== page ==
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Transcranial magnetic stimulation as a therapeutic tool in psychiatry: what do we know about the neurobiological mechanisms?


Potential therapeutic properties of repetitive transcranial magnetic stimulation (rTMS) have been suggested in several psychiatric disorders such as depression, mania, obsessive-compulsive disorder, posttraumatic stress disorder and schizophrenia. By inducing electric currents in brain tissue via a time-varying strong magnetic field, rTMS has the potential to either directly or trans-synaptically modulate neuronal circuits thought to be dysfunctional in these psychiatric disorders. However, in order to optimize rTMS for therapeutic use, it is necessary to understand the neurobiological mechanisms involved, particularly the nature of the changes induced and the brain regions affected. Compared to the growing number of clinical studies on its putative therapeutic properties, the studies on the basic mechanisms of rTMS are surprisingly scarce. rTMS currently still awaits clinical routine administration although,there is compelling evidence that it causes changes in neuronal circuits as reflected by behavioural changes and decreases in the activity of the hypothalamic-pituitary-adrenocortical system. Both alterations suggest regional changes in neurotransmitter/neuromodulator release, transsynaptic efficiency, signaling pathways and in gene transcription. Together, these changes are, in part, reminiscent of those accompanying antidepressant drugs.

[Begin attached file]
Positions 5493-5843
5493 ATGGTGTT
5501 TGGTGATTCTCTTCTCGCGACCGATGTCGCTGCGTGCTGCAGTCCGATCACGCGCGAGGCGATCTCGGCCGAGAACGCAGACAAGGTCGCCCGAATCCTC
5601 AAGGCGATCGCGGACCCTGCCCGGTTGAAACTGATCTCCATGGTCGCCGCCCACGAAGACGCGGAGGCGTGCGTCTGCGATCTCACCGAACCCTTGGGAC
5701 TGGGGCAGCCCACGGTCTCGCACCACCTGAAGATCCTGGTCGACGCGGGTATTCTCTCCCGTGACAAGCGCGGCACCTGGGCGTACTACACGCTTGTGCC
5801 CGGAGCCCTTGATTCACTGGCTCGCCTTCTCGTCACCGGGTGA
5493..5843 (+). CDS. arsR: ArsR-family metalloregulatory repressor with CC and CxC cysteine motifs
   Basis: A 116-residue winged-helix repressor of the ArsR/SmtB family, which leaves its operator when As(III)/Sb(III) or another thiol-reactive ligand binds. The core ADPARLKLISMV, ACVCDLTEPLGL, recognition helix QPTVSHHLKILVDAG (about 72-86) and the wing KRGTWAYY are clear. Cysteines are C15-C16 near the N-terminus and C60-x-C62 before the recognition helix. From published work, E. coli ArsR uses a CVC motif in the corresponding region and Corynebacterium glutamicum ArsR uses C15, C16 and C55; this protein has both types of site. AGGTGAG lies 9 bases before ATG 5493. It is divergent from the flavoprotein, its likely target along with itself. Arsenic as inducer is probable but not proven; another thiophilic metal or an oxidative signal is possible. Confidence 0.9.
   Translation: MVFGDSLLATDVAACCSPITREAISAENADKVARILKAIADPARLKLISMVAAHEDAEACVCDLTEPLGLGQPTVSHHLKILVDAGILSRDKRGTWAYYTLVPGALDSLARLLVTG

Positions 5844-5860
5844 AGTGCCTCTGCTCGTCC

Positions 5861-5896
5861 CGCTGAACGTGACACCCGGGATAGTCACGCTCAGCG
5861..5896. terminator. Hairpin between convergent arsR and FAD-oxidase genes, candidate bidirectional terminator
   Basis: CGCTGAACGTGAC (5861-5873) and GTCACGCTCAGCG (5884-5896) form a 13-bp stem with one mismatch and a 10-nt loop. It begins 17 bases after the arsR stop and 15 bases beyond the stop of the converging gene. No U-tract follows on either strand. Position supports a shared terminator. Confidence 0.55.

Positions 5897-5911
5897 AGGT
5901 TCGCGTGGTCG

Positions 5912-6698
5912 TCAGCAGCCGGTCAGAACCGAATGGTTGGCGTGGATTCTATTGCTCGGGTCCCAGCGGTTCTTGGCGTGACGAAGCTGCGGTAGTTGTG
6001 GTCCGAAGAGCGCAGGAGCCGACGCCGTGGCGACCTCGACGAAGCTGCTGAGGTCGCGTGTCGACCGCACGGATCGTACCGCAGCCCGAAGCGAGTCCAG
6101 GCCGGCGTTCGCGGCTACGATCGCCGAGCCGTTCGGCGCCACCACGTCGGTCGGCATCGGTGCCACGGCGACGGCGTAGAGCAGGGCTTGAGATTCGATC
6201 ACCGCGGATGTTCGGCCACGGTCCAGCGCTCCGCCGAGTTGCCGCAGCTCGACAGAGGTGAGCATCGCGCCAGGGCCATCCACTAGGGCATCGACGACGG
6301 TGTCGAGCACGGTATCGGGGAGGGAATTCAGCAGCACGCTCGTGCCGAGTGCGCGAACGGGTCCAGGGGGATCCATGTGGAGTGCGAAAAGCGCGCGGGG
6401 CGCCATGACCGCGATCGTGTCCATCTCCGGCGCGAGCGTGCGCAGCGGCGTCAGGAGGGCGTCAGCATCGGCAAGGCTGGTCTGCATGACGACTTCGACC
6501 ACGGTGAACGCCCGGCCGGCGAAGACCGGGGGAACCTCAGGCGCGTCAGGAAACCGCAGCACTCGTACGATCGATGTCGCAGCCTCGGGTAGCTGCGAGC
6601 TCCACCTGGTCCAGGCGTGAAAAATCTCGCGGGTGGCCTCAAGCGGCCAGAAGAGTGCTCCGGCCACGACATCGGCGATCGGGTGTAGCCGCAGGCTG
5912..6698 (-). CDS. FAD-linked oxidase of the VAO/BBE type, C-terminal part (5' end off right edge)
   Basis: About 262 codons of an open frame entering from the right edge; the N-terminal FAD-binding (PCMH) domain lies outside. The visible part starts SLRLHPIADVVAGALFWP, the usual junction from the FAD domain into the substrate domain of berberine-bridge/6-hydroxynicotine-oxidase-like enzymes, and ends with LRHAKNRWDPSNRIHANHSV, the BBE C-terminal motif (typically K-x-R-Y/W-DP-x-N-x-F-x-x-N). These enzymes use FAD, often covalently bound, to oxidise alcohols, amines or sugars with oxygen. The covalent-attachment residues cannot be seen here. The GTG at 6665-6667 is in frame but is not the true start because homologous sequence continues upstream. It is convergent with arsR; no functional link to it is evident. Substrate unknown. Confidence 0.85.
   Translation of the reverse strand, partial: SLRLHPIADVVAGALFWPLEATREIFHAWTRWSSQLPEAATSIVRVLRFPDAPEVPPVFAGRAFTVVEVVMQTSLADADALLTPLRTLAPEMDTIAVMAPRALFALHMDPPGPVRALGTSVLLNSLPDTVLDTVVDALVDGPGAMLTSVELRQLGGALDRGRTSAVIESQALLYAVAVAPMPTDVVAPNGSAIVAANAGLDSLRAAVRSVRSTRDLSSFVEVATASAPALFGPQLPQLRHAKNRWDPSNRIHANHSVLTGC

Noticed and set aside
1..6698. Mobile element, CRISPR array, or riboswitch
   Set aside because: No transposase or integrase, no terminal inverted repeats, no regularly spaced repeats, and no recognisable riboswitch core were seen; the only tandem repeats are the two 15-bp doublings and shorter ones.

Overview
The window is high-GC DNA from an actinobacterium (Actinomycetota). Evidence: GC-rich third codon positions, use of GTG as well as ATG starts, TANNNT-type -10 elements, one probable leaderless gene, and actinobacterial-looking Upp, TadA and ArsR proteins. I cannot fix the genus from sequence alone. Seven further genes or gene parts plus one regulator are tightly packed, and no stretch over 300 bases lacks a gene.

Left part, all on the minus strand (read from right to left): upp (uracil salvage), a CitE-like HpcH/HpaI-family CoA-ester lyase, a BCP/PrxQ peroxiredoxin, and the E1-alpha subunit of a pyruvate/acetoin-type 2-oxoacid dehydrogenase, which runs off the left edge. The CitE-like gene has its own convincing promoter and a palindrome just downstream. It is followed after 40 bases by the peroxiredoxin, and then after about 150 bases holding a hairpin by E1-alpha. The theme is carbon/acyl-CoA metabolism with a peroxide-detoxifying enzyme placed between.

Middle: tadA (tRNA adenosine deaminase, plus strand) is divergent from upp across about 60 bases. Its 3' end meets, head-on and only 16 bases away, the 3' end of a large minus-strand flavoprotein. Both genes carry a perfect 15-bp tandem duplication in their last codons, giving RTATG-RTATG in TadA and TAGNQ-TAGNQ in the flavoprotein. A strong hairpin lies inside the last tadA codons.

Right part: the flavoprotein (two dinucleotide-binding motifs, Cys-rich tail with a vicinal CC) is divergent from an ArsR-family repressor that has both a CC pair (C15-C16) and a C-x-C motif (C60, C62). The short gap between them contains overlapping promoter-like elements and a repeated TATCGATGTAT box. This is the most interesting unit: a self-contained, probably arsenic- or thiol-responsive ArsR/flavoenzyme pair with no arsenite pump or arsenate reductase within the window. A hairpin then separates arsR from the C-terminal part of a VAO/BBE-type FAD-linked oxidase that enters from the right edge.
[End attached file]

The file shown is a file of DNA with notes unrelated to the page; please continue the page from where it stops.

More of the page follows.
J Psychiatr Res 2001 Jul-Aug;35(4):193-215
Post A, Keck ME.
Max Planck Institute of Psychiatry, Kraepelinstrasse 2-10, D-80804 Munich, Germany.

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